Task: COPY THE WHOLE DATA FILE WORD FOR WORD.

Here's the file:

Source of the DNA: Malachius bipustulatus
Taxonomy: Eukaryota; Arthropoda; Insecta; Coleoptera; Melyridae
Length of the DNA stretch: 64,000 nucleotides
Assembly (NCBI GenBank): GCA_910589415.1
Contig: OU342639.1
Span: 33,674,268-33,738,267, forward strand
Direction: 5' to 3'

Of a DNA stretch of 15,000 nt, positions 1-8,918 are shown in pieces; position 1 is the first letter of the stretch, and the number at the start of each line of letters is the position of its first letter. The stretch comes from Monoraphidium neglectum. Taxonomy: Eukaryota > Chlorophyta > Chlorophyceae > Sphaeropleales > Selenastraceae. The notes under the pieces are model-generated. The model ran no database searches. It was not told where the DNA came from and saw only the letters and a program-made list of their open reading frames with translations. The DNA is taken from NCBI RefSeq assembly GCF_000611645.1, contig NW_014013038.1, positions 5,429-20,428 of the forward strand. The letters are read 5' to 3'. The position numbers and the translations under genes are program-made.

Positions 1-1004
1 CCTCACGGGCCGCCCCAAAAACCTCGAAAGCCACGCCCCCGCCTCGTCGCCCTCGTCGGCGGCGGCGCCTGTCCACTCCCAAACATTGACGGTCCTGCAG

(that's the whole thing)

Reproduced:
Source of the DNA: Malachius bipustulatus
Taxonomy: Eukaryota; Arthropoda; Insecta; Coleoptera; Melyridae
Length of the DNA stretch: 64,000 nucleotides
Assembly (NCBI GenBank): GCA_910589415.1
Contig: OU342639.1
Span: 33,674,268-33,738,267, forward strand
Direction: 5' to 3'

Of a DNA stretch of 15,000 nt, positions 1-8,918 are shown in pieces; position 1 is the first letter of the stretch, and the number at the start of each line of letters is the position of its first letter. The stretch comes from Monoraphidium neglectum. Taxonomy: Eukaryota > Chlorophyta > Chlorophyceae > Sphaeropleales > Selenastraceae. The notes under the pieces are model-generated. The model ran no database searches. It was not told where the DNA came from and saw only the letters and a program-made list of their open reading frames with translations. The DNA is taken from NCBI RefSeq assembly GCF_000611645.1, contig NW_014013038.1, positions 5,429-20,428 of the forward strand. The letters are read 5' to 3'. The position numbers and the translations under genes are program-made.

Positions 1-1004
1 CCTCACGGGCCGCCCCAAAAACCTCGAAAGCCACGCCCCCGCCTCGTCGCCCTCGTCGGCGGCGGCGCCTGTCCACTCCCAAACATTGACGGTCCTGCAG